Landrieu Votes To Block Filibuster On Extended Unemployment Benefits

Senator Mary Landrieu, D-Louisiana, voted with 65 others in the United States Senate today to block a potential filibuster by opponents of federal extended unemployment benefits, moving it towards a vote in the next few days.

As noted, the extended unemployment benefits expired back in December, but democrats alike have been pushing the issue to deter from larger, more unpopular issues such as Obamacare during an election year. The legislation would ultimately give 2 million people a five-month extension for their federal unemployment benefits.

It means that workers who ran out of either extended benefits, or whose maximum state benefits of 26 weeks expired, would get extended benefits. The payments would be retroactive to provide payments to people who lost benefits since the December expiration of the special unemployment benefits.

In Louisiana, the maximum unemployment benefit is $247 a month.

The legislation is likely to pass the senate, but Speaker of the House John Boehner said previously that he will not bring it up for a vote in his chamber.

Senator David Vitter, R-Louisiana, on the other hand, has taken the opposite stance when it comes to extended unemployment benefits. He has proposed legislation which would essentially disqualify recipients from receiving both unemployment insurance and disability insurance simultaneously, or  what he calls “double dipping.”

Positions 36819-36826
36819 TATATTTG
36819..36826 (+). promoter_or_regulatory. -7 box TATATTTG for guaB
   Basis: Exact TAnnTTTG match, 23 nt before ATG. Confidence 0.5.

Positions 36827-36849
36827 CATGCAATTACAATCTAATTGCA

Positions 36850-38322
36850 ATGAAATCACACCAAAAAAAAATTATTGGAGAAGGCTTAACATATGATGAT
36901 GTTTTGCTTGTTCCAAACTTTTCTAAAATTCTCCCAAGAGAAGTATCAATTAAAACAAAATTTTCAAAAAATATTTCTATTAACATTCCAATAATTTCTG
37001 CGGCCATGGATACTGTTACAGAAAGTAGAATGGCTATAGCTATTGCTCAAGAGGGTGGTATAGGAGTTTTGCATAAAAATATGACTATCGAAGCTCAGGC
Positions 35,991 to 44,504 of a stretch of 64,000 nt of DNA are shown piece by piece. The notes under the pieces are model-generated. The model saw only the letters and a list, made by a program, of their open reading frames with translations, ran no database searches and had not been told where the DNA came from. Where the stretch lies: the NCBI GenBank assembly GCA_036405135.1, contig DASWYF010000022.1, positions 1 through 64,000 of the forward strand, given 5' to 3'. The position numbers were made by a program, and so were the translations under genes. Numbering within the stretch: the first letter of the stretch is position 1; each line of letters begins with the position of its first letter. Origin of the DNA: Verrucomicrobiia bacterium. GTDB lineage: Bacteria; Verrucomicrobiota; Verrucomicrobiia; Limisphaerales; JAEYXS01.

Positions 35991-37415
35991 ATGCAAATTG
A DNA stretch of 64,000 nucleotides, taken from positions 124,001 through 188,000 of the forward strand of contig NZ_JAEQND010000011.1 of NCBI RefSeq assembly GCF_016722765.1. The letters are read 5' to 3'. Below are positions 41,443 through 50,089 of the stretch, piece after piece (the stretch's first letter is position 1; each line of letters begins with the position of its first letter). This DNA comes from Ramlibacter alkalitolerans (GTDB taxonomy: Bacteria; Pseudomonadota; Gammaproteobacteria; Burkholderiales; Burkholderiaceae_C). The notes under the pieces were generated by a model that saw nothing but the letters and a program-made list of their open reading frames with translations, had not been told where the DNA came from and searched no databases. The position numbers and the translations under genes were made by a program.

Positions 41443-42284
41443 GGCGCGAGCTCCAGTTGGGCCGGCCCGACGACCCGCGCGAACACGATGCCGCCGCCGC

“Too often Washington’s reaction to a problem is to throw money at it – and that’s the case with the current unemployment insurance extension proposal,” said Vitter in a news release. “Instead of finding job-creating solutions, Washington chooses to spend more, which is exactly why our country is so far in debt.”

Vitter’s legislation would mandate that if a person receives Social Security disability benefits for not being able to work physically, they cannot also receive federal assistance for not being able to find work. Vitter said that the programs are designed to help two different populations of people, but said people have abused the loophole, which allows you to collect both.

Vitter’s office has estimated that by eliminating “double dipping,” the savings would amount to about $1 billion over approximately 10 years.

In fiscal year 2010, at least 117,000 individuals received both Disability Insurance  and Unemployment Insurance benefits. The Government Accountability Office (GAO) estimates the overlapping cash benefits paid to these individuals totaled over $281 million from DI and more than $575 million from UI.

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